Sobered by a surge in drug crimes, assault and malicious destruction last year, Taneytown residents are looking to forge tighter links with city police and have begun exploring the possibility of an organized neighborhood watch program.
Although serious crime remains relatively rare in the community of about 5,000, the annual crime statistics issued late last month confirm a significant rise in several categories, among them:
* Narcotics violations, which rose to 70 cases from 30 the year before, an increase of 133 percent.
* Assault and battery, which increased to 141 cases last year from 91 in 1994, a rise of 54.9 percent.
* Malicious destruction, which rose 61 percent to 199 incidents from 123 the year before.
Homicides and rapes remain rare in Taneytown, with no homicides and two rapes recorded last year. However, the concern about crime led a group of about 70 citizens to approach Police Chief Mel Diggs in January concerning ways citizens could become involved in crime-fighting efforts.
"They wanted ideas, and we just tried to present several options," said Officer Bill Tyler, a veteran of community policing in Montana before coming to Taneytown. He is advising the citizens' anti-crime group.
The option residents liked most, Officer Tyler said, was Neighborhood Watch, a program designed to get neighbors to look out for each other and immediately report suspicious activity to police.
Dee Wilson, 53, of York Street said Neighborhood Watch means being a good neighbor.
"Our goal is to make better neighbors," he said.
He and Officer Tyler pointed to Karen Wheeler, a former Frederick resident, as a prime mover among members of the informal anti-crime group that has begun pushing for closer ties between the community and police.
"Karen has a lot of good ideas and was, I understand, quite involved in community policing activities in Frederick," Officer Tyler said.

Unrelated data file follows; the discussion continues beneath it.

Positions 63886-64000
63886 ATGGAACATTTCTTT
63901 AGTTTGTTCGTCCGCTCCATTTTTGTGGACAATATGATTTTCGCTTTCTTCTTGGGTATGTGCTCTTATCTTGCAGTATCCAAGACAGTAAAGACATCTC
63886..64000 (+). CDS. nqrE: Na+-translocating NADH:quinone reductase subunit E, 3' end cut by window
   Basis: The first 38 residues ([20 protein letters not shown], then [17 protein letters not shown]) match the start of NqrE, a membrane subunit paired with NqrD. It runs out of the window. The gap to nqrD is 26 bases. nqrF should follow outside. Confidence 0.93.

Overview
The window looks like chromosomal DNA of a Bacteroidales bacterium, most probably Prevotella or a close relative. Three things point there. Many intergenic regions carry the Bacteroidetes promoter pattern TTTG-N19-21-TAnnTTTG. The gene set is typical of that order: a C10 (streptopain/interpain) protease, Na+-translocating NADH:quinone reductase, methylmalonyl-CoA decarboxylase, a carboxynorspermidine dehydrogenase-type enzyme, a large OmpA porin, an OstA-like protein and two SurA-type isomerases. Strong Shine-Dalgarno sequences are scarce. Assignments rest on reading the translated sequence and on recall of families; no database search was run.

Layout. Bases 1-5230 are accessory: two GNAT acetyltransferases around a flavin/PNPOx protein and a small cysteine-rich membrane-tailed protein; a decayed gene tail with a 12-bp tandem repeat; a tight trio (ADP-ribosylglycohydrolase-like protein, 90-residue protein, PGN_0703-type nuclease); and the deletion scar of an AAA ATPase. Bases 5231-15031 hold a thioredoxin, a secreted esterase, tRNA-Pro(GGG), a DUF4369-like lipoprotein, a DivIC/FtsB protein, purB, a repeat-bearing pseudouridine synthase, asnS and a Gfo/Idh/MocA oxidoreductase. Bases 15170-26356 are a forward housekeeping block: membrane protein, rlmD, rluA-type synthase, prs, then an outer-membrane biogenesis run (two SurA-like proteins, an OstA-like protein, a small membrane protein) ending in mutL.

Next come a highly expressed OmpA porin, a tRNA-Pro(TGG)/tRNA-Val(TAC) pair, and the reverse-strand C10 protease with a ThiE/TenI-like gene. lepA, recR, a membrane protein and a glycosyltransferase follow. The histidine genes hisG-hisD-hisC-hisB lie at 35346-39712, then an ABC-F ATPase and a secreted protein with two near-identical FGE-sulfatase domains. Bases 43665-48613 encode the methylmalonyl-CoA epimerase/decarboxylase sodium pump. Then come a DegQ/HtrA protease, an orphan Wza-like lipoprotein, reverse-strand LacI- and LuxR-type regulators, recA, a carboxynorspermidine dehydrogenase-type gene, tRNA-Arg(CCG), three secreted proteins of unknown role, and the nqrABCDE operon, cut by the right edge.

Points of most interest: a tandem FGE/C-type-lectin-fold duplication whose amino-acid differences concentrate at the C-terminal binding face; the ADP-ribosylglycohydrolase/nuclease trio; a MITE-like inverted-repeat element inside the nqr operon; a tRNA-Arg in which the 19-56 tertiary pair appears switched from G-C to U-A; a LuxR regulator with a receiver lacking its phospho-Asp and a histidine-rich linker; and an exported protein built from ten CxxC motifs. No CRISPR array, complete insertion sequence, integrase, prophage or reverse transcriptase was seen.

Ms. Wheeler was unavailable for comment, but Mr. Wilson said her leadership in discussions at meetings over the past two months has the group excited about implementing Neighborhood Watch.
"Committee members will soon begin going door to door in the community, passing out literature and seeking to get more and more residents involved in the program," Officer Tyler said.
Taneytown residents continue to fret publicly over problems with juveniles. City police arrested 95 juveniles last year, nearly 38 percent of the overall 253 arrests in 1995.
The 43-year-old manager of a video store who asked that her last name not be used, is typical of those expressing such fears.
"Things are changing," she said. "Some would sooner shoot you than hit you in the mouth."
Other residents, while recognizing the existence of juvenile crime, said it should not be exaggerated.
"Everyone talks about juvenile gangs and problems with teen-agers, but I'm not seeing that," said Diane Daumant, 30, a pharmacist. "I don't feel threatened, even though I leave work at night."
Mr. Wilson said he did not perceive juvenile crime as a major problem in Taneytown.
"Local problems are about the same across the state, across the nation," he said. "The kids aren't outlaws. They're not as bad as some older people think they are."
People tend to see a teen-age boy who wears an earring or has an unusual hairdo, or a girl with black nail polish as problems, but the majority are not, he said.
Local law enforcement officials argue that Taneytown's increasing crime rate is simply a reflection of trends in society.
"The majority of assaults stemmed from domestic disputes," Chief Diggs said. "Unfortunately, that's a problem everywhere."
Pub Date: 4/09/96